If you are lucky, you will be able to enjoy a table d’hôte prepared for you by Vincent and served in the intimate drawing-room with carefully paired wines.
And, once you’ve tumbled into bed and enjoyed the tranquillity of the countryside, you’ll wake the next morning to breakfast on fresh local produce.
Of course, staying at Château de Picheny it’s easy to explore the champagne routes of l’Aisne. But there’s more in the area that you shouldn’t miss.
Jardins de Viels-Maisons – the passion of a lifetime.
I loved visiting the Jardins de Viels-Maisons, the life long work of owner Bertrande de Ladoucette. For thirty years she’s worked to create a series of traditional gardens. There are seven in total, including an analemmatic sundial (a particular kind of horizontal sundial where the vertical shadow-casting is moved depending on the date), an English garden, a romantic garden and a special wood that she’s created in honour of her 23 grandchildren.
Bertrande is now around 80 years old but still works daily to maintain her own personal paradise. The park itself is the land left from a château that was destroyed at the time of the French revolution, leaving little other than the church and a tower. Purchased by the prefect Jean-Charles de Ladoucette, a new manor house was built but the park. He planted sequoia trees and created the ‘English Garden’ which was fashionable at the time. But it is Bertrande herself who has created the current collection of gardens.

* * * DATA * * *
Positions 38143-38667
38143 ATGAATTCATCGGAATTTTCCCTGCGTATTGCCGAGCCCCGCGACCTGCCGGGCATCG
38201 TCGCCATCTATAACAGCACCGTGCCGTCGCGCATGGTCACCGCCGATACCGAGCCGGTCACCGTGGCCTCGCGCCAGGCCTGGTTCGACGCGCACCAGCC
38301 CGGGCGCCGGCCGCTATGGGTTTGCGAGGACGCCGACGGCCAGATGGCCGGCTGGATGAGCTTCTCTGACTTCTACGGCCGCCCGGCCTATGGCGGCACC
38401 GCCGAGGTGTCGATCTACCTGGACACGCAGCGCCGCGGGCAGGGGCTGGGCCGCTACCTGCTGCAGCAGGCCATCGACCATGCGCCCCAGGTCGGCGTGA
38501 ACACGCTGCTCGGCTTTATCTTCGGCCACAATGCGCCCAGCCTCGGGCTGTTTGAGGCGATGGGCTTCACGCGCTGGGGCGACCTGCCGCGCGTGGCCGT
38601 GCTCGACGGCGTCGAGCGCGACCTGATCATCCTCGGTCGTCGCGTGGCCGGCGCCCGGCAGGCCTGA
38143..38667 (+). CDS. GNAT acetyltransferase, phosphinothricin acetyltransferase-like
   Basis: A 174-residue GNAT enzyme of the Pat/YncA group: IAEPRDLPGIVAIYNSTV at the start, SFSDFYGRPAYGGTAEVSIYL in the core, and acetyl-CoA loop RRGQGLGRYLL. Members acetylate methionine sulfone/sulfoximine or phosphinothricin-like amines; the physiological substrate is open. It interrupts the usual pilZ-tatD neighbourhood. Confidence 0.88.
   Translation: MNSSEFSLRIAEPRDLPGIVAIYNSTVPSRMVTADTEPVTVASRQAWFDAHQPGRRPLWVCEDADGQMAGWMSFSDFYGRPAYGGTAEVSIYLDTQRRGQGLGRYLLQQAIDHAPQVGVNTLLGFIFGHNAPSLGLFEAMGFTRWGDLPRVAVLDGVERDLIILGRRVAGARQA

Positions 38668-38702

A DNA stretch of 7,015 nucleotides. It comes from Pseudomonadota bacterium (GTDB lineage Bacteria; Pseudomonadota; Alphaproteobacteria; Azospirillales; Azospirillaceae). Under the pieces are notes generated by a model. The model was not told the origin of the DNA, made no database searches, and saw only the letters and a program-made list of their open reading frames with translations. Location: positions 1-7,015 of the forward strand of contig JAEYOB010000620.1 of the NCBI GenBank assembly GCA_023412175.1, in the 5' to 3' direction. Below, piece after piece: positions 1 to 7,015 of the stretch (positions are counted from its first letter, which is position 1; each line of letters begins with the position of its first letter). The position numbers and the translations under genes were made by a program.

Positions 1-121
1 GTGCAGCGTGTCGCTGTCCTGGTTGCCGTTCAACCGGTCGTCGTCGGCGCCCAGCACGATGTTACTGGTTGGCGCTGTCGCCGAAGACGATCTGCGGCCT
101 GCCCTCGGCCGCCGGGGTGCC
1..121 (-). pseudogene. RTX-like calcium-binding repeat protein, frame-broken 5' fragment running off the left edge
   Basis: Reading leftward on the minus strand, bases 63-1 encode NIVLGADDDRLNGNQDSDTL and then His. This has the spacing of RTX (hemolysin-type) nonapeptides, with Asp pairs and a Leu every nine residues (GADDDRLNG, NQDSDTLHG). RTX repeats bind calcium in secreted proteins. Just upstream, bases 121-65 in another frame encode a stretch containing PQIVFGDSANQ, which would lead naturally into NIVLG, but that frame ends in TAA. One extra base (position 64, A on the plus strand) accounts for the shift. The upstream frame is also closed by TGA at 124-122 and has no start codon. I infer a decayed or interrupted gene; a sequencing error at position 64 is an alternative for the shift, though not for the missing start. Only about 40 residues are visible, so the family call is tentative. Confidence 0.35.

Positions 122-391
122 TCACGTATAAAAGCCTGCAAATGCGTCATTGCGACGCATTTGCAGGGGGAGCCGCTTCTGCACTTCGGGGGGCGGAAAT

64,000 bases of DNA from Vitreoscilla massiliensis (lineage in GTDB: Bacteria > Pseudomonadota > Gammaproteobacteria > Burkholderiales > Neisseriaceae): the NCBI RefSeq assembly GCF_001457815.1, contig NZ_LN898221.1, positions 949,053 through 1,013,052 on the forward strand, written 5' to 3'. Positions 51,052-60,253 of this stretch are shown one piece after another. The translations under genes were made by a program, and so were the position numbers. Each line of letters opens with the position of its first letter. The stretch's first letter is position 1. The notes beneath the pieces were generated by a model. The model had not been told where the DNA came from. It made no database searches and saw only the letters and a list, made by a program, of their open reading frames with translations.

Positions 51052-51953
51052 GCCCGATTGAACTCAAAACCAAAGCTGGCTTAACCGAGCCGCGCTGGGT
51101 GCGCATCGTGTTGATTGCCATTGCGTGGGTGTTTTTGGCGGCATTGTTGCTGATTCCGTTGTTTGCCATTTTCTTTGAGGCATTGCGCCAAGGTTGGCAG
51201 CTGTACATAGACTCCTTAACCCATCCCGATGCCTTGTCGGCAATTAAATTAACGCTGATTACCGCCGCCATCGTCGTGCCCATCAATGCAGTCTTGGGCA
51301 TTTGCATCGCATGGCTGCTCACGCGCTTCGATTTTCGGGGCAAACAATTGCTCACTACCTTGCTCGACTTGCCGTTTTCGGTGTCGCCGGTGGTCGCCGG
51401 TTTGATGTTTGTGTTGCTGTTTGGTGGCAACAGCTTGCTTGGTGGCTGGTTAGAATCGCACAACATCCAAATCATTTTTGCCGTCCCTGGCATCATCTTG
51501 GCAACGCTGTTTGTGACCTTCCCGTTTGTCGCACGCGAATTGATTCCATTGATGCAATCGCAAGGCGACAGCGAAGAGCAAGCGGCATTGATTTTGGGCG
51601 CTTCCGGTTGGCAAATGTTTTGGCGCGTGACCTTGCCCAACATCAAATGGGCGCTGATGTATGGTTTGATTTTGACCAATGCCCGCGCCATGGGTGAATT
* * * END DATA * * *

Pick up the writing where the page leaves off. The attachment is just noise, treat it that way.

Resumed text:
The gardens are only open on summer afternoons, from June to September and are closed on Wednesdays and Thursdays.
Treasure Hunts and Magic at Château de Condé.
Nearby, the Château de Condé en Brie is another example of passion. The architect Alain Pasté de Rochefort bought it in 1983, a derelict building which needed extensive restoration.
There are parts of this fairytale-like castle which date back to medieval times, but most of what you see today has been restored from the Château as it was rebuilt by Cardinal Charles de Bourbon in the 16th century. Constructed in the Renaissance style, the building was purchased in 1719 by Jean-François Leriget, Marquis de la Faye – a wealthy man who was councillor to the King of France.
He ‘modernised’ the building further by employing the Italian architect Servandoni who created false walls to give the effect of perfect symmetry and he employed some of the leading artists of the time to help with the interior decorations. What you see today includes a fascinating set of wall paintings by Watteau, a drawing-room decorated by Oudry with a magic mirror and a stunning grand ballroom created by Servadoni.